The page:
Jefferson City, Tennessee in 1940
The major employers for residents of Jefferson City other than Carson-Newman College and the public schools were a spring factory and the zinc mines.
I noticed that one young man was absent from his home at the time because he was at a reformatory in West Virginia.
It was interesting to see the various members of the clergy in the census. Some identified their denominational affiliation; others did not. The Presbyterian Church even had a director of religious education at that time.
The archivist and I did spot one serious error in the enumeration of the college professors and employees. It concerned the Iddins sisters. Only one of the sisters is listed in the boarding house where they were staying, but both of their occupations are listed for the one person. Mae, the one who was enumerated, taught physical education at the college. Mildred was the library director at the time. The occupation is listed as physical ed. library director at Carson-Newman College.
When looking at the enumeration district description, it says "show separately Carson-Newman College, Jefferson Hospital, and Nelson-Mary College." This is a bit confusing since the instructions to enumerators specify that one of the categories not to be enumerated are "students who are living with the household, but whose home or usual place of residence is not in your district." We kept expected to find a listing of students at the back anyway, but I've found no indication that students were enumerated in their dorms nor instructions to place them on a separate form such as those for the CCC camps. We did notice that most of the Carson-Newman faculty were on those two pages, but that wasn't unusual because most of them lived in housing adjacent to the campus. There were additional faculty members scattered elsewhere in the district. Were these faculty members supposed to have been listed together with the others? We also noticed that most of the doctors and nurses were enumerated together, but it appeared that many of the nurses may have been single and lived in hospital-owned housing. What exactly did "show separately" mean?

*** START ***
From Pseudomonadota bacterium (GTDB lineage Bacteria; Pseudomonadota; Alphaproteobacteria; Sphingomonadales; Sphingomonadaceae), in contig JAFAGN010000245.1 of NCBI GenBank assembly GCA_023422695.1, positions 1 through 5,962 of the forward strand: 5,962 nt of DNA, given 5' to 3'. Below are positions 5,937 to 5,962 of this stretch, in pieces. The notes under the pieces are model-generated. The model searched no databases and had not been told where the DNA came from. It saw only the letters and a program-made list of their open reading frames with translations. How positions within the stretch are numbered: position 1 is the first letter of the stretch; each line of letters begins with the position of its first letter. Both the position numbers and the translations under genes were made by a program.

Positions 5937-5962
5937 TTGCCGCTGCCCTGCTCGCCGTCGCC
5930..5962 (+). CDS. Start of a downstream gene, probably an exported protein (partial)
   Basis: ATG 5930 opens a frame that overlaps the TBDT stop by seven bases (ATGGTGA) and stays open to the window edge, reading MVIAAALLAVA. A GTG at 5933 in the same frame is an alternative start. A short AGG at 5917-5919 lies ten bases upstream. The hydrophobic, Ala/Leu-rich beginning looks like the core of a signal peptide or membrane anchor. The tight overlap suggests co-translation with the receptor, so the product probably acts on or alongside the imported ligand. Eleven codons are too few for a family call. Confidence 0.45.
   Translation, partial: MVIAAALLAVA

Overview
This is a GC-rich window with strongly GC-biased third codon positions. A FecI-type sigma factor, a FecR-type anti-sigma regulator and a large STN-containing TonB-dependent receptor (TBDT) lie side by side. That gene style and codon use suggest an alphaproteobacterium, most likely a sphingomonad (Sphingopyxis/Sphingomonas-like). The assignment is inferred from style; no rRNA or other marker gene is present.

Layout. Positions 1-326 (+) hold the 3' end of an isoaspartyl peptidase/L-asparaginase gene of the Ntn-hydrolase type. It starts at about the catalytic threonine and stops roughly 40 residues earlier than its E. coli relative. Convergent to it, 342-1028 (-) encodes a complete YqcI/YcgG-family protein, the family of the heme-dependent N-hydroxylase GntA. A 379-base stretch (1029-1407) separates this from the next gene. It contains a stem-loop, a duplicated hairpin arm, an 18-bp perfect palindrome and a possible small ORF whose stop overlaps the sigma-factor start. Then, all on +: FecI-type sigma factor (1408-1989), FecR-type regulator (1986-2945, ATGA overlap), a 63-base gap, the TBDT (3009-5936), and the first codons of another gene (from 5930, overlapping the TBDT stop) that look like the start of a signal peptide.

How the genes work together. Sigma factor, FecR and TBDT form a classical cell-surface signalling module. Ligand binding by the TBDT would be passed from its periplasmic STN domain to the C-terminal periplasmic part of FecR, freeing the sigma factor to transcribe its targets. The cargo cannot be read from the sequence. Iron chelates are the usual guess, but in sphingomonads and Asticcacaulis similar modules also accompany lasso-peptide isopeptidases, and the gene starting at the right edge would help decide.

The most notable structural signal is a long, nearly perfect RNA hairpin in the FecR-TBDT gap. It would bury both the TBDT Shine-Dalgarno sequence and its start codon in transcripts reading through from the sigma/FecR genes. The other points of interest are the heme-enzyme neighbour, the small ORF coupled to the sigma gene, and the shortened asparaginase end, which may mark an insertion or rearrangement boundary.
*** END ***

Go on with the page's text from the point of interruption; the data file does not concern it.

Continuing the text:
It was interesting to see the number of persons who worked as cooks (generally in private homes) and the number of laundresses in the enumeration district. It was also interesting to see the types of businesses that were in the city at that time.
I'm sure we'll be examining the census in greater detail in the weeks and years to come, but it does provide an interesting picture of Jefferson City life in 1940.